Continental Life

Oct 11, 2007

  1. insurance0707
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    Has anyone ever tried to move their Continental Life Medicare supplement business to another insurance carrier.

    I had written a group of retiree's Continental Life's Plan F Medicare supplement because they had lost their group health coverage. They were all guaranteed issue plans because they lost their group coverage.

    Now, 4 or 5 years later, Continental Life has had some big rate increases, and there are other companies with lower premiums that I'd like to switch them to. However, I've been told that if I do this, Continental Life will charge me, the agent, the annual premium for each person that I move.

    I don't know how they can do this. I have never heard of another insurance company doing this.

    Any suggestions????
     
  2. retread
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    You bring up an excellent point!!

    You are, in essence, flipping your company. I am also certified by Continental, and this is forbidden under my contract ("Authority and Limitations", 6(H)).

    I had not considered this before, but it looks like Continental has the right, at least in my contract, to do this. Furthermore, it applies to any downline, too, and if they flip a Continental product, you forfeit any overrides already received on their sale!!

    My suggestion would be to look at reducing the plan cost, if at all possible... iow, lower benefits not needed, etc. Otherwise, you gonna owe bigtime, brother!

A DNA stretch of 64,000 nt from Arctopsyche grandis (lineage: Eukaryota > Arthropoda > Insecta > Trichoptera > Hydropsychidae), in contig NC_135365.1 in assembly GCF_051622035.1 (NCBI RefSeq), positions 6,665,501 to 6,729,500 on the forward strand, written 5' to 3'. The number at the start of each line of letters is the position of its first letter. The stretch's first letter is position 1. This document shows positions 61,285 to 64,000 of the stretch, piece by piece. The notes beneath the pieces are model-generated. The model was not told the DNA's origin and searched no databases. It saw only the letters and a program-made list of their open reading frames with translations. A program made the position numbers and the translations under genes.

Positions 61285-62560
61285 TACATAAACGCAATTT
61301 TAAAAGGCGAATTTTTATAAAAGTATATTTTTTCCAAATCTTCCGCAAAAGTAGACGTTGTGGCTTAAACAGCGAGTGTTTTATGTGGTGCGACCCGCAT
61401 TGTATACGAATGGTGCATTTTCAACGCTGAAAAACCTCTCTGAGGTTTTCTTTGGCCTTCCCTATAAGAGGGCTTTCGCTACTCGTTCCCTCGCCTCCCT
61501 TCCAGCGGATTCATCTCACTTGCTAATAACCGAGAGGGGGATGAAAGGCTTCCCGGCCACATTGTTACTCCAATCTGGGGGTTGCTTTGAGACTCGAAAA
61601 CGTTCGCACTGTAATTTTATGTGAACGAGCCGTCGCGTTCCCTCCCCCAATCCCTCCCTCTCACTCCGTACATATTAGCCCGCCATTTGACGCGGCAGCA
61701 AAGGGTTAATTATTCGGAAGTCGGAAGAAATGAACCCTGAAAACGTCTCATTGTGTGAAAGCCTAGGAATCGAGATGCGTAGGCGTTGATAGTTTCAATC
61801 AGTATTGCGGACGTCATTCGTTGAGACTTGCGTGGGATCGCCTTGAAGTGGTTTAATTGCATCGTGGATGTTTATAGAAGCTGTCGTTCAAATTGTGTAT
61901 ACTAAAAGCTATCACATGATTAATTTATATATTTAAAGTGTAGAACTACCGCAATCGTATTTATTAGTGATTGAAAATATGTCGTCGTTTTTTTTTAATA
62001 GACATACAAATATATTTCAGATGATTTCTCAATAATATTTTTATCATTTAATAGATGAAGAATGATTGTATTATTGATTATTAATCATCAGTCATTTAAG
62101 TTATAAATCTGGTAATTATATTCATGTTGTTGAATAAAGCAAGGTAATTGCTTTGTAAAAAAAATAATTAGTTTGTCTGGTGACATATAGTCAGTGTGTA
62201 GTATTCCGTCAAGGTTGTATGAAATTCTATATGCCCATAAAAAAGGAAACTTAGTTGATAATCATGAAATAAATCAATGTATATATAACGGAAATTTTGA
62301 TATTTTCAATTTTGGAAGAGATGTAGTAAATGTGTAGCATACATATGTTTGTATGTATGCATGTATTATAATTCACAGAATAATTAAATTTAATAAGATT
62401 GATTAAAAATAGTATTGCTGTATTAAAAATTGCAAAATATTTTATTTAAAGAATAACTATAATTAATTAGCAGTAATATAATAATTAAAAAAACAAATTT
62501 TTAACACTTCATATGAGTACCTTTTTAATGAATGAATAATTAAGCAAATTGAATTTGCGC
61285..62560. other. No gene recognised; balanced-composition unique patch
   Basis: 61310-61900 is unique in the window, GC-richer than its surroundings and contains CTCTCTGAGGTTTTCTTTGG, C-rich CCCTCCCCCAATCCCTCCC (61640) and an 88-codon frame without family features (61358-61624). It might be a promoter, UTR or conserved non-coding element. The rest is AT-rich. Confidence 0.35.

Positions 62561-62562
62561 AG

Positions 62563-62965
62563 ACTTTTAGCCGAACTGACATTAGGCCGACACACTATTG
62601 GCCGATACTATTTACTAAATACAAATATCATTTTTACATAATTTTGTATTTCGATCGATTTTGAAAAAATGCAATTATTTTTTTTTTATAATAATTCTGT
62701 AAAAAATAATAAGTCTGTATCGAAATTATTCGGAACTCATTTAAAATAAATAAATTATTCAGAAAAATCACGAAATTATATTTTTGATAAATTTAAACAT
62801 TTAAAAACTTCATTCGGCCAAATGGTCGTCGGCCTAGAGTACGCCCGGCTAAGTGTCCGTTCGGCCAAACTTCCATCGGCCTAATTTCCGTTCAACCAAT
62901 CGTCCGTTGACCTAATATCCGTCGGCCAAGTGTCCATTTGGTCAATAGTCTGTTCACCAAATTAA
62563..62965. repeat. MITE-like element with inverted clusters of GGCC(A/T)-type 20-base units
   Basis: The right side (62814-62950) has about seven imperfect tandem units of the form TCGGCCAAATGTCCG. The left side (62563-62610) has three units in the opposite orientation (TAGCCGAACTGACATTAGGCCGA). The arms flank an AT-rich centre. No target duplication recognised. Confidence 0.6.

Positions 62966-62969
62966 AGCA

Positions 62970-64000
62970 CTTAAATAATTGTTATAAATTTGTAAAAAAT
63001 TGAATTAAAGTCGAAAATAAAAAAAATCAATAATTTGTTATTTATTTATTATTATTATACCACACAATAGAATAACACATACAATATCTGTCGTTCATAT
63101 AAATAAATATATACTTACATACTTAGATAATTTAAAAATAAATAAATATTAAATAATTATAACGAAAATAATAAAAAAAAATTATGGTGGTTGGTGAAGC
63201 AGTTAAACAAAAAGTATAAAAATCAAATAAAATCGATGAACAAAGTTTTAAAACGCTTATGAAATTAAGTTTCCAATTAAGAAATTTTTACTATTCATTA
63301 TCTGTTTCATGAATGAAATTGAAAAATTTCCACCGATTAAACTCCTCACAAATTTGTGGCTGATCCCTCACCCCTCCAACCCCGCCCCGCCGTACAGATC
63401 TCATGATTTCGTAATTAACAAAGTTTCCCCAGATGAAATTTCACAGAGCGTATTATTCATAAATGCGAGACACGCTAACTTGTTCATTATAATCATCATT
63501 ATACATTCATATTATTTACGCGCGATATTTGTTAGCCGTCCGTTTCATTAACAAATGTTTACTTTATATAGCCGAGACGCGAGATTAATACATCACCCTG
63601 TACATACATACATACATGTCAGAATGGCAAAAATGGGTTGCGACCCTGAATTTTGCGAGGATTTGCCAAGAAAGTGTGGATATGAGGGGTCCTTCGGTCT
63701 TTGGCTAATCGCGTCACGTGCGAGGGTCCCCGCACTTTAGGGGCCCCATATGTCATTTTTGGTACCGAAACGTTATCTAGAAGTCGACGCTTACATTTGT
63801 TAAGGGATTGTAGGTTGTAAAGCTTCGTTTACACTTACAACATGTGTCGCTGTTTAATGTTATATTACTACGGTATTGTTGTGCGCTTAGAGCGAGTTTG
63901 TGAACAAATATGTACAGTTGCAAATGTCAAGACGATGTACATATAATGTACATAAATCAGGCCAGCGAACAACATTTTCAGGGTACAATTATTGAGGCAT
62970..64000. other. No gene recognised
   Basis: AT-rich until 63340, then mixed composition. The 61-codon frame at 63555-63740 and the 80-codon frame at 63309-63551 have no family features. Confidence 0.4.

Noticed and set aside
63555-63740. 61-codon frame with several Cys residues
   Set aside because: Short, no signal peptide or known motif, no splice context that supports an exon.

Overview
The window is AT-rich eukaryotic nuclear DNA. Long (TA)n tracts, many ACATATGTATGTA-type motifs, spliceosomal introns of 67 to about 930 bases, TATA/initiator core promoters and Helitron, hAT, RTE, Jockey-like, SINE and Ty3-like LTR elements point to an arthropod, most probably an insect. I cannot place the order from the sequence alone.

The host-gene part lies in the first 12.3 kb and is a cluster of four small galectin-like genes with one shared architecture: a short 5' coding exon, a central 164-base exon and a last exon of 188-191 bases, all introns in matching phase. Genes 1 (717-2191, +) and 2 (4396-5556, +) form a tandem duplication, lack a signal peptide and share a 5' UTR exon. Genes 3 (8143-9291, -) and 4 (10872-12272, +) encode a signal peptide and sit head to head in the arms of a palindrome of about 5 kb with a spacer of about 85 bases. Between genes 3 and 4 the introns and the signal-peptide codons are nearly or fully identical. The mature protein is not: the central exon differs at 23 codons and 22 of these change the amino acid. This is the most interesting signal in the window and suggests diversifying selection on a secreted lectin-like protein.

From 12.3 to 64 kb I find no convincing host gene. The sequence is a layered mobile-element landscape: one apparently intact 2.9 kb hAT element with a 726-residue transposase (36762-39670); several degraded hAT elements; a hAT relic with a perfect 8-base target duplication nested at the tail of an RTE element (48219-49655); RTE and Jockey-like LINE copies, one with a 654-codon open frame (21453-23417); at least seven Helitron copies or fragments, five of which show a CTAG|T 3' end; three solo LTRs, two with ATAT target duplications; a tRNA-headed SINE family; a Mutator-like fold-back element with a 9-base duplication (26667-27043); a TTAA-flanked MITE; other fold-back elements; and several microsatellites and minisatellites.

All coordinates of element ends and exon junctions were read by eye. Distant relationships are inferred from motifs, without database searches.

retread, Oct 11, 2007
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  3. insurance0707
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    I spoke to an agent that he rolled his whole block of business away from Continental Life. Continental came after him. He spent about 2 years in court fighting this, had a congressmen involved, etc. and did beat the case.

    If you're lowing your clients premiums, giving them the same coverage, etc. Continental shouldn't be able to prevent you from helping out your own clients. I'm surprised the insurance bureau allows them to do this to agents.
     
  4. retread
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    WOW! Glad you brought this up. I will look a little more carefully at those contracts. I recently reviewed the ICA contract for Secure Horizons, and they forbid flipping their established customers, too. They don't mind if you bring in business, and they don't see anything wrong with replacing a competitor's client!

    If you think it is a little hypocritical, consider why they want to protect against their own agents flipping their customers. I imagine those agents have access to the customer database. In that case, service them, but don't flip'em! That's not nice!

    And for Independents, just remember, you made money on that contract. You must honor it. If the client's cost is significant, you can always refer them to someone else! If you try to have it both ways, you end up being accused of unethical conduct.
     
    retread, Oct 11, 2007
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  5. Mr. Bill
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    You know, really, this is when you need to be great friends with someone local to you (or even not local!) and simply allow your friend to take over the accounts for the first year, do some sort of commission sharing, with the understanding that you will take back the clients the following year. There really are a number of great people in the business, you just have to stay away from slugs, scumbags, and the MLMer's.
     
    Mr. Bill, Oct 11, 2007
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  6. insurance0707
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    That's good advice, thanks!
     
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